1 York City’s soft centre must be addressed

York City boss Sam Collins has repeatedly stressed the need for fight in his team, but that desire has to be commensurate with the choice of players in his starting XI. A lack of bite in midfield was again evident at Blyth and has become a team trait that is proving especially costly away from home, where the last six National League North contests have all ended in defeat.

The backbone of the team needs stiffening and that has been evident since Simon Heslop’s two months on the sidelines with injury coincided with Russ Penn’s departure to Kidderminster. Both players have their critics, but their ability to anchor in front of the back four made the Minstermen a more resilient team on the road.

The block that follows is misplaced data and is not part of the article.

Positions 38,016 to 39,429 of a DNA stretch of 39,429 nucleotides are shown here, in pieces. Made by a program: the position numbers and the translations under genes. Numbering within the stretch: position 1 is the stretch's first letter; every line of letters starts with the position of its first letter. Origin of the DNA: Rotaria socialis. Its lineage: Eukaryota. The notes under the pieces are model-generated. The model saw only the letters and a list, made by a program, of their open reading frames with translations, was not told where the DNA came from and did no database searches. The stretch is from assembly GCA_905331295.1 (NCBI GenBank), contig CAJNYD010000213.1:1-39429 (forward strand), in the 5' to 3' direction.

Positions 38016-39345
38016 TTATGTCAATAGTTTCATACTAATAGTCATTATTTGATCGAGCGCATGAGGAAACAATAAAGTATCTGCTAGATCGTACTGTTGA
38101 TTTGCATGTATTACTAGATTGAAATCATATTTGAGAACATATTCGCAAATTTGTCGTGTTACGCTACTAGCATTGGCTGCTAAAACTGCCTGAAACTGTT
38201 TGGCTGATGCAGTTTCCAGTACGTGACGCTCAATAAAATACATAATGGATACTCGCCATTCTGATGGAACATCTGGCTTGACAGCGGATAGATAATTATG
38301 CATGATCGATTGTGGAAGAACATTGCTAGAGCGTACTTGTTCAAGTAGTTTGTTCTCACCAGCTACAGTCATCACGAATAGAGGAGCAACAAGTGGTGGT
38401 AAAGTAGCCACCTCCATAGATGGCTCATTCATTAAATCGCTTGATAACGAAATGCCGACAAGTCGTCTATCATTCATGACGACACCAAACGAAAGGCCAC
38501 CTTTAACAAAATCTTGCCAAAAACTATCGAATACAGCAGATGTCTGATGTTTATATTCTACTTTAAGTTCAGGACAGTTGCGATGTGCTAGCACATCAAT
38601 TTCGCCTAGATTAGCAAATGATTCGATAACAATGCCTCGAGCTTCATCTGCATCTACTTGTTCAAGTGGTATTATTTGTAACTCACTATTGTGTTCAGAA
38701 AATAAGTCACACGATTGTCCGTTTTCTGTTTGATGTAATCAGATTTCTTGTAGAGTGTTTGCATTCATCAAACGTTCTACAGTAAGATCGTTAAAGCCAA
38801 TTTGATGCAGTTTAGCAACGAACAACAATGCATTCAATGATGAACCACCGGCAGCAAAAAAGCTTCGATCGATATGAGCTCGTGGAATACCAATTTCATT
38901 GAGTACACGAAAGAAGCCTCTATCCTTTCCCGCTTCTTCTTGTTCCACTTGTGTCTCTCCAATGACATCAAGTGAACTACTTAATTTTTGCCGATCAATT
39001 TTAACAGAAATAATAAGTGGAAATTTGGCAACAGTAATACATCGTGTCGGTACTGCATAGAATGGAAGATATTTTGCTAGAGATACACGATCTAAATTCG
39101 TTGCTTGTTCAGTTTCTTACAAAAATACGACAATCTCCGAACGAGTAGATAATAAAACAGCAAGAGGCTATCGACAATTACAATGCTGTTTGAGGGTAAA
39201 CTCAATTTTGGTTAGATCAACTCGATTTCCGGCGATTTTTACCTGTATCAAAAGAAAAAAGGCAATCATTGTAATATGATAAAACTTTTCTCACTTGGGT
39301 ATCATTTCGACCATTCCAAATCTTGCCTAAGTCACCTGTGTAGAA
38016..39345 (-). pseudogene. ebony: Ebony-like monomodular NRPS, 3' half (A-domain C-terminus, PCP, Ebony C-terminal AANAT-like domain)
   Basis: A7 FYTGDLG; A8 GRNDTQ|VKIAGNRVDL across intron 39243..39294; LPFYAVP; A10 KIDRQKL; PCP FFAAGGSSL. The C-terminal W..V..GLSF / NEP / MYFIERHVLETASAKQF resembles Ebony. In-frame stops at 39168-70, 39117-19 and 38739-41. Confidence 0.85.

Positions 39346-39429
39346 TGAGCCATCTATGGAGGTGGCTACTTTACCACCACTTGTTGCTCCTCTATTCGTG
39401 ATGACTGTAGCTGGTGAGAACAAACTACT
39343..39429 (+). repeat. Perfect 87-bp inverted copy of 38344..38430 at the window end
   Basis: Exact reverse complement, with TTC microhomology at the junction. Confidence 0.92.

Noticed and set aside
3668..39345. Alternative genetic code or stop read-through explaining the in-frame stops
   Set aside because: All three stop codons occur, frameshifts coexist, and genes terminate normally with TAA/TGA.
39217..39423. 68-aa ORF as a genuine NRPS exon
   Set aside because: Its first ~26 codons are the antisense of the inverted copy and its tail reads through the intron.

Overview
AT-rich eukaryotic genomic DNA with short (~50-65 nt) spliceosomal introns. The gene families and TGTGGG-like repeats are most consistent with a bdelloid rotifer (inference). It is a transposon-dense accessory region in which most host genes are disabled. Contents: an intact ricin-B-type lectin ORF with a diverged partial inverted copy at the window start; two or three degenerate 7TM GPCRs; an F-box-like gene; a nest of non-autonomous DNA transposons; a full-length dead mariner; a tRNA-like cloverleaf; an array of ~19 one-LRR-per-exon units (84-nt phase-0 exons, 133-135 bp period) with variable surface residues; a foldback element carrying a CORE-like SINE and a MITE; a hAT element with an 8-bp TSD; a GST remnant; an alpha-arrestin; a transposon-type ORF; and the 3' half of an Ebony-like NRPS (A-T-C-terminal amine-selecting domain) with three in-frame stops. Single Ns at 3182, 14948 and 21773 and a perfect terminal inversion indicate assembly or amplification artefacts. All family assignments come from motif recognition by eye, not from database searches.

Three out of City’s four away victories this term were achieved with Penn in the side. Heslop, meanwhile, has not been on the losing team in an away match that he has kicked off since the opening game of the season at Chorley.

An out-of-position Kallum Griffiths tried valiantly to fill the void left by the pair, but always looked in need to more assistance in the engine room and Heslop, who returned to action as a second-half substitute at Blyth, immediately had his name taken for a determined tackle on Adam Wrightson. He could take some time to get back up to speed after missing 13 games following knee surgery, but City must provide greater resistance in the central areas of the park if they are to reverse their reputation as sixth-tier pushovers on their travels.